Hearts and Hands Disaster Recovery staff join Keoashaws Brewer and her family for a ribbon cutting ceremony as part of their "Welcome Home" celebration.
Laura Hunsberger/SC Public Radio


Laura Hunsberger recently spoke with Marilyn Gray, Midlands District Chair of the St. Vincent de Paul South Carolina Disaster Relief Program, and Dr. Lisabeth Medlock, Founder and Director of the Palmetto Project Community Flood Hub. Over the past year, Hunsberger has been following their work to provide furniture to families affected by the 2015 floods. In this interview, Gray and Medlock explain how their organizations, along with other community partners, developed a streamlined furniture distribution program.

Rainfall from Hurricane Matthew in October 2016 flooded the street and homes in the Pepperhill neighborhood.
Alexandra Olgin/SC Public Radio

Amy Knoch recently moved back into her house. When I visited, she was weaving through a maze of Rubbermaid bins that were stacked in her living room. .

Knoch lifted the lid of one box full of office supplies and the next her child’s toys.

“It’s like an organized version of a hoarder’s house,” she said. “Everything is in bins based on what room it came out of but you have pathways between all of the rooms.”  

She and her family lived in an apartment for three months after flooding from Hurricane Matthew damaged her home.  

Narrative: Family Rescued by Boat from Historic Floods

Dec 21, 2016

This edition of Narrative features an interview from StoryCorps, an oral history project based on the idea that the stories of everyday people are the most important and interesting of all. Recently, Columbia resident Beki Gettys and her eleven-year-old son Eli sat down to talk about the 2015 floods.

Fort Jackson VolunTEENS Serve in the Midlands

Dec 19, 2016
Mary Reardon

VolunTEENS is school-year programs connecting students with the Red Cross. Based in the Fort Jackson community, the group promotes the Red Cross mission through service projects, such as supporting the South Carolina Special Olympics, public education initiatives about health or fire safety, and disaster recovery. For example, their November event was to help the Red Cross clean, inspect, and pack away the cots used in the shelters during Hurricane Matthew. After the October floods in 2015, the VolunTEENS came out for multiple days of service in the Midlands.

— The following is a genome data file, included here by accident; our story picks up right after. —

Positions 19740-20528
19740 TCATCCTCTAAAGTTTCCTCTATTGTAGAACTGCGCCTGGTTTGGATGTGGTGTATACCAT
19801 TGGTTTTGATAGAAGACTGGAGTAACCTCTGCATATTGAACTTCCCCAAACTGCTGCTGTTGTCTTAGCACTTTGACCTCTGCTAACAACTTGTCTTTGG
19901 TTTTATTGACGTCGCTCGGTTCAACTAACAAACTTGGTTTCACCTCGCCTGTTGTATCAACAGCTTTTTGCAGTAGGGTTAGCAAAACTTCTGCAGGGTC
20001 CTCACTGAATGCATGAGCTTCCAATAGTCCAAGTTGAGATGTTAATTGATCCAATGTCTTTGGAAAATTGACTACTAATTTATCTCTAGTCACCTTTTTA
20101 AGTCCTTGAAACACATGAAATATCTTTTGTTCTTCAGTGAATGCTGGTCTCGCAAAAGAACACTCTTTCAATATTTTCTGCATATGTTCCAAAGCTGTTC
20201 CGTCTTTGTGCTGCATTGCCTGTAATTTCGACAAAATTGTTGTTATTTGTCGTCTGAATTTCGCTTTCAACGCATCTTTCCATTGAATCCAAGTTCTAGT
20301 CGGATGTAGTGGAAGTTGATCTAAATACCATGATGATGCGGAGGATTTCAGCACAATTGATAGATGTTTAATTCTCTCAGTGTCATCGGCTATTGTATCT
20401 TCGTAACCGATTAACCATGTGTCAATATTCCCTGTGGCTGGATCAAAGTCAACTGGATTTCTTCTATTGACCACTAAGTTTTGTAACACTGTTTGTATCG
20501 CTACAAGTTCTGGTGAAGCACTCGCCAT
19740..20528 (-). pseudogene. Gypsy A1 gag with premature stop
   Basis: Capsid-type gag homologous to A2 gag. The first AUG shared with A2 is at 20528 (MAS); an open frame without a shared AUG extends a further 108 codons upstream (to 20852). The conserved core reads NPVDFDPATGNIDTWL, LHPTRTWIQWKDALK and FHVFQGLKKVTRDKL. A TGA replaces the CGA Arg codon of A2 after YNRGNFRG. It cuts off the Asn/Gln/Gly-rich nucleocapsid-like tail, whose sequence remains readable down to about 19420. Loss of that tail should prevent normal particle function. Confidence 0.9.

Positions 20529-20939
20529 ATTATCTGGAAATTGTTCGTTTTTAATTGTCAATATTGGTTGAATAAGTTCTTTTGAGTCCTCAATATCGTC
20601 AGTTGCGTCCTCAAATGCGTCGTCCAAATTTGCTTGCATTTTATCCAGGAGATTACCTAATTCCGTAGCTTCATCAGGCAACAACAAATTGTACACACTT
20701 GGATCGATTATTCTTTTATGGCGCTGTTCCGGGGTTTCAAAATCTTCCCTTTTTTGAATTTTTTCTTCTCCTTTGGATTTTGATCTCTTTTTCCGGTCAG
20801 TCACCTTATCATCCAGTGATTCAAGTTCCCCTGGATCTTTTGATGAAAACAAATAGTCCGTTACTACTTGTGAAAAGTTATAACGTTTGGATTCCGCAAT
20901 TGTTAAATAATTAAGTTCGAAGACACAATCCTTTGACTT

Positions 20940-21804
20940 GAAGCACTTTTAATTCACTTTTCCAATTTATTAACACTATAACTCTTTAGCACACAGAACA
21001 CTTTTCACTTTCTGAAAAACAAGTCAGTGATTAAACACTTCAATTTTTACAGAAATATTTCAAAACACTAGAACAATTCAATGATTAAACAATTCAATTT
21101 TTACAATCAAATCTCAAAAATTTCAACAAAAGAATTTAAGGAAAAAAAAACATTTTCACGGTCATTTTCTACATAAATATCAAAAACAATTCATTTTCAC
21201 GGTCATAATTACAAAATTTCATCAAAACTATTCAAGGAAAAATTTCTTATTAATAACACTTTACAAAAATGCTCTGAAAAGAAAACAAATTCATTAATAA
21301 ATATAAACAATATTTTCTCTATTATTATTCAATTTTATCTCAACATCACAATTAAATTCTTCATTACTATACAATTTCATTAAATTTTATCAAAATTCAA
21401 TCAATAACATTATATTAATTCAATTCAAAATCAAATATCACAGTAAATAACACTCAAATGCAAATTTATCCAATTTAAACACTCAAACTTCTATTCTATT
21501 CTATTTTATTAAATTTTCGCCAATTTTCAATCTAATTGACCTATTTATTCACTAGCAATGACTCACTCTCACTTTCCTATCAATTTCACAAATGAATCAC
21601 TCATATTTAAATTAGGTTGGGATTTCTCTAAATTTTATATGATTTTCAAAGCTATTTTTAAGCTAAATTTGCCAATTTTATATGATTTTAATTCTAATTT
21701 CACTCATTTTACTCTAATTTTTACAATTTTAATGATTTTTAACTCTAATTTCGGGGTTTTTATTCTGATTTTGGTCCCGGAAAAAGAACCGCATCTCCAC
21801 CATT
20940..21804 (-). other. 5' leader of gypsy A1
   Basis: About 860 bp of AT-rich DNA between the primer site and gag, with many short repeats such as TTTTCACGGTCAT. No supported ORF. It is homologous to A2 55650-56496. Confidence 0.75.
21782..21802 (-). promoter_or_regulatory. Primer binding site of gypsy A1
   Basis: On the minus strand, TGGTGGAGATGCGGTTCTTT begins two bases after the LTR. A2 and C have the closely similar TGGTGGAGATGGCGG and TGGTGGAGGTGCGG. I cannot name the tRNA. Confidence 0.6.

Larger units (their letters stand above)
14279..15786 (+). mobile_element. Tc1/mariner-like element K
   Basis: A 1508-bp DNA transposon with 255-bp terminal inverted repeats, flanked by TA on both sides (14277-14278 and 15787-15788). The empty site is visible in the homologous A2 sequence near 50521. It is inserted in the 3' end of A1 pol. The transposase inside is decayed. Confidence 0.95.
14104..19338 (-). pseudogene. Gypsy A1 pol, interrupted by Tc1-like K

Residents Begin Cleanup After Hurricane Matthew

Oct 10, 2016
Streets in downtown Charleston near the Battery were flooded and strewn with debris after Hurricane Matthew.
Alexandra Olgin/SC Public Radio

I trudged through knee high murky brown water to get to Amy Knoch house in Pepperhill a neighborhood in North Charleston, about 20 miles inland.

“My house had about 14 and change inches of water in it,” She said.

Knoch was standing, staring at her home in shock. Almost exactly one year after her house was destroyed by flooding the first time.

A Rare Story About How the Flood Actually Did Some Good

Aug 31, 2016
Thelisha Eaddy / SC Public Radio

After October's flood, there was a decrease in attendance at Congaree National Park. The park's Chief Interpreter Scott Teodorski said the timing of the flood, and not necessarily it's size, can explain the decrease.

But flooding is not a rare occurrence at Congaree National Park. Waters from the adjacent Congaree and Wateree rivers periodically sweep through the park’s floodplain. Park officials say this is a good thing.

Janey Heath standing in her backyard
Thelisha Eaddy / SC Public Radio

In Lexington County, Kinley Creek starts north of Highway 60 and ends in the Saluda River. The path of the creek runs behind several houses in the Challedon community. Long-time residents say during heavy rains, rushing waters enter their homes and erode their yards. These residents say they’ve dealt with flooding since the late 1990s and are ready for a permanent solution. Thelisha Eaddy reports on how the county could use disaster recovery funds from the historic flood of October of 2015, to help these residents solve their flooding issues for good.